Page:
In Four Years, Kwara Collected N85bn IGR
The founding Chairman of the Kwara State Internal Revenue Service, Prof. Muritala Awodun, on Monday said the agency collected N85bn as internally generated revenue during his tenure, from 2016 to 2019.
He also said the state realised a total of N175bn as IGR from 1999 to 2019, adding that N90bn amounting to 51 per cent of the total collection was realised in 16 years, between 2000 and 2015.
Awodun, according to a statement, on the sidelines of his handover and public presentation of the new Chairman of KWIRS, Mrs Folashade Omoniyi, said N85bn collected in four years, during his tenure, amounted to 49 per cent of the total collection of N175bn in 20 years.
He said, “In 20 years of democratic governance since 1999, total IGR generated by Kwara State is approximately N175bn out of which N85bn (49 per cent) was generated in four years of KWIRS (2016-2019) and N90bn (51 per cent) in 16 years between 2000 and 2015.
“Moving from a paltry N600m monthly average IGR in 2015 to a monthly average of N1.45bn in 2016, N1.75bn in 2017, N1.93bn in 2018 and N2.6bn in 2019 may appear commendable.
“What the performance of the past four years have shown, particularly when compared to other states of the federation, cannot be but encouraging.
“For instance, with a N7.2bn IGR collection in 2015 that puts Kwara at 17th position of the 36 states of the federation, the improvement of IGR to N17.5bn in 2016 moved the position of Kwara State to 10th position in that year.
“Further improvement to N19.6bn in 2017 pushed the state further up to 9th position with the state sliding back to 10th position in 2018 due to the IGR figure of N23.1bn generated.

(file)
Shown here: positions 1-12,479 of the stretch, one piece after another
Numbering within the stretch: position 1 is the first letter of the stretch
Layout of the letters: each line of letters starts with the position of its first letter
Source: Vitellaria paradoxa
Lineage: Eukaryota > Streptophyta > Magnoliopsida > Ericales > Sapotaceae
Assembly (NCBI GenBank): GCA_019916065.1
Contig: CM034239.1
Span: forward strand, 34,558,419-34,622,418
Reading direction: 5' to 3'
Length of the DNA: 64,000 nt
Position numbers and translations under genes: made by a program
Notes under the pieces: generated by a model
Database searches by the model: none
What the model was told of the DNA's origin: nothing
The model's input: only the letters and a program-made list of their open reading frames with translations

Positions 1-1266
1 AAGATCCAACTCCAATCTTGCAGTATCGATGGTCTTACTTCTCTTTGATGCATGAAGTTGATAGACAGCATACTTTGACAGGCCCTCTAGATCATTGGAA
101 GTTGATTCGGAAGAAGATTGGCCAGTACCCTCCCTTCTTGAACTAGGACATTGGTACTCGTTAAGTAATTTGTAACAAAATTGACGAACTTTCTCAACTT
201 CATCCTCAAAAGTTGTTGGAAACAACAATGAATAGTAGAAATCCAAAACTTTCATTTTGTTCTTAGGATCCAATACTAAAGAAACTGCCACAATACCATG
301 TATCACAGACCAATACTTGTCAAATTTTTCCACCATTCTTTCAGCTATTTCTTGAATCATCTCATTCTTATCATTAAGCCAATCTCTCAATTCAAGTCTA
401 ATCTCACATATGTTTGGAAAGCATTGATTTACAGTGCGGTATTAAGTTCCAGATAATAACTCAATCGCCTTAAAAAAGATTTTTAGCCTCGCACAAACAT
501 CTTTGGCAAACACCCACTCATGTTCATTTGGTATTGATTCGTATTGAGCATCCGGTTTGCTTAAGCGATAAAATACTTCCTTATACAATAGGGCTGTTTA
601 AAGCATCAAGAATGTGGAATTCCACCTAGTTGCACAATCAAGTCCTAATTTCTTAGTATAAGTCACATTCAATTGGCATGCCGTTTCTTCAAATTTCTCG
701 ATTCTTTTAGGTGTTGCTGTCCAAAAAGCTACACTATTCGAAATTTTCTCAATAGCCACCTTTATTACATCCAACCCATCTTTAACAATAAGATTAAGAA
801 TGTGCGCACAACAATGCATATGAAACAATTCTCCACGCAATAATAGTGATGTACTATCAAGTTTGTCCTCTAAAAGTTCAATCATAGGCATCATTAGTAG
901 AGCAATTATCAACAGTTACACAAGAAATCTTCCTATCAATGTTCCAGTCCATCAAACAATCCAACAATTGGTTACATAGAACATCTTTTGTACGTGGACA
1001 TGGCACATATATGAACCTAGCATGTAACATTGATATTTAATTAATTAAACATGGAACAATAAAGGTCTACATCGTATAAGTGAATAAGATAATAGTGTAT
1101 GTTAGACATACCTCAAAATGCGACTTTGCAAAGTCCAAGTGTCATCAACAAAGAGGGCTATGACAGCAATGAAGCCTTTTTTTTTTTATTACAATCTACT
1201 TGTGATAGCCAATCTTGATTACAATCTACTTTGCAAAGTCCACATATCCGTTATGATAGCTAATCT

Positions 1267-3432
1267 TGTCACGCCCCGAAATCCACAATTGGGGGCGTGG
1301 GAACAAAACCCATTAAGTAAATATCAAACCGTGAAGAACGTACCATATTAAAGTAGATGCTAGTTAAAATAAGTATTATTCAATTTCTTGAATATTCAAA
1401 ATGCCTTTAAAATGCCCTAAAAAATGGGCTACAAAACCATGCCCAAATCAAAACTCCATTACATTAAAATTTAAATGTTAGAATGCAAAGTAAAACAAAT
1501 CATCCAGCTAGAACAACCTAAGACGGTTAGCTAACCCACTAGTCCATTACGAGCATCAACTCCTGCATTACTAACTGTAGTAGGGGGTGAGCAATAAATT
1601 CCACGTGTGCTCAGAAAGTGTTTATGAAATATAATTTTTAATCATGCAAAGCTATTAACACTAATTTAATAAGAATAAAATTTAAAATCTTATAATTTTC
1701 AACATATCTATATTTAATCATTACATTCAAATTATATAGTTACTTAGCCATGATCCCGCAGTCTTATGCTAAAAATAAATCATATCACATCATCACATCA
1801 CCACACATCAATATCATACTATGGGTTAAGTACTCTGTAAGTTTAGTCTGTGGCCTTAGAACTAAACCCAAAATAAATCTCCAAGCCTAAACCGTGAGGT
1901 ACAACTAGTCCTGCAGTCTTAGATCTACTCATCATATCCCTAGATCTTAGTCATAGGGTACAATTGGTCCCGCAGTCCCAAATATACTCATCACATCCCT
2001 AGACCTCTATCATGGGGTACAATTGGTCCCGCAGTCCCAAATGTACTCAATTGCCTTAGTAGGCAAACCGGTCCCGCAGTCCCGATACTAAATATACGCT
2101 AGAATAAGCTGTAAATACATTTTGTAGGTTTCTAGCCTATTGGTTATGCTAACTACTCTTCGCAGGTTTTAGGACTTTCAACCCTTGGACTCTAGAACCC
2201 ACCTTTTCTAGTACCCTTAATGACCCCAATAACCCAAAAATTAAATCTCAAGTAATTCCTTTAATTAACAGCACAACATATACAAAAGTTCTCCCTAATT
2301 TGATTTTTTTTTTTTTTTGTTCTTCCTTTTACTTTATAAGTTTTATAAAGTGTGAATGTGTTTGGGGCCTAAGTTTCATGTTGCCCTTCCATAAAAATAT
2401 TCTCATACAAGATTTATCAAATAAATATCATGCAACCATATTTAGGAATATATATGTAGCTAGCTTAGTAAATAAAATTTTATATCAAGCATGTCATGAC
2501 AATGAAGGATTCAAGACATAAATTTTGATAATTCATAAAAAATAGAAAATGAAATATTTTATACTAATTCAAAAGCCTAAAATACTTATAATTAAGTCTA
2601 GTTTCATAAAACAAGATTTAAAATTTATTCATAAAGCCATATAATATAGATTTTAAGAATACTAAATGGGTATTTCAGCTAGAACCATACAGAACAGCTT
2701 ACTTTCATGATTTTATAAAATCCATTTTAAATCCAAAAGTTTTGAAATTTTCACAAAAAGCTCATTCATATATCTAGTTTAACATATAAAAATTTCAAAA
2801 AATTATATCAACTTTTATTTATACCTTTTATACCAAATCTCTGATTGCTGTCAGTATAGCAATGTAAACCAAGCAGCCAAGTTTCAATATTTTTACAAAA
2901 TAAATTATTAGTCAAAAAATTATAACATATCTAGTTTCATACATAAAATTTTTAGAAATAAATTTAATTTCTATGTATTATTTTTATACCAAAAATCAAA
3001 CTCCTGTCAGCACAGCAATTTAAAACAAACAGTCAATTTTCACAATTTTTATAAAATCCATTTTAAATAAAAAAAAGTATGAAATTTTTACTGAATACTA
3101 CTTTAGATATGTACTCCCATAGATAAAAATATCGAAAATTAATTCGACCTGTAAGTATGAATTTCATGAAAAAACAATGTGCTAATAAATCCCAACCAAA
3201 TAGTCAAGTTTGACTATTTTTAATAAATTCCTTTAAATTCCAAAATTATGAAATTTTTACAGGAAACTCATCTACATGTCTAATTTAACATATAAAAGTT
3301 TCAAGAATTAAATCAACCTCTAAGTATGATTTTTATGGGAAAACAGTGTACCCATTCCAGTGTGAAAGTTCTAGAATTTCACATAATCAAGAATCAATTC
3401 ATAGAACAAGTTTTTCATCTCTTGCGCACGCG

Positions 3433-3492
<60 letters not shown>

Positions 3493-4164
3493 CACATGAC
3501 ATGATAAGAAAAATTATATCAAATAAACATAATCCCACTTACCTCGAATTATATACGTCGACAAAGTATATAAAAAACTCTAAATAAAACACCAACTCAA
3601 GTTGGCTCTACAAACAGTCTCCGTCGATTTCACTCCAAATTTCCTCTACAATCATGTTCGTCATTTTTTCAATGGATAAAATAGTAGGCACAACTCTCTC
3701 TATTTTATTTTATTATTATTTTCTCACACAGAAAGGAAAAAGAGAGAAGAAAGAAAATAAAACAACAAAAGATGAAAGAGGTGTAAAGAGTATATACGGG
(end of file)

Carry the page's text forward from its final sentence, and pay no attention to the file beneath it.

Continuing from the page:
“On the IGR per capita, Kwara State moved from 27th position in 2015 to 6th position in 2016 and 5th position in 2017 and 2018 with IGR per capita figure of N5,404.00, N5,969.00 and N6,100.00 in 2016, 2017 and 2018 respectively.
“ This is far above the national average of N3,395.00, N3,818.00 and N3,900.00 in the respective years.”
Awodun said KWIRS engaged diverse stakeholders, particularly the customer (tax payer)-based associations and groups, as the point of entry and contact with each of the organised segments.
According to him, using this approach made negotiations easier. He said that agreement reached could easily be implemented and followed up, giving sense of belonging to the tax payers.
He added that the professional and non-professional stakeholders’ associations therefore became veritable partners in the agency’s tax mobilisation drive.
He said KWIRS did not just identify the facilities required for the service to deliver on the customer expectations, but ensured that such physical, human, financial and technological resources were well deployed.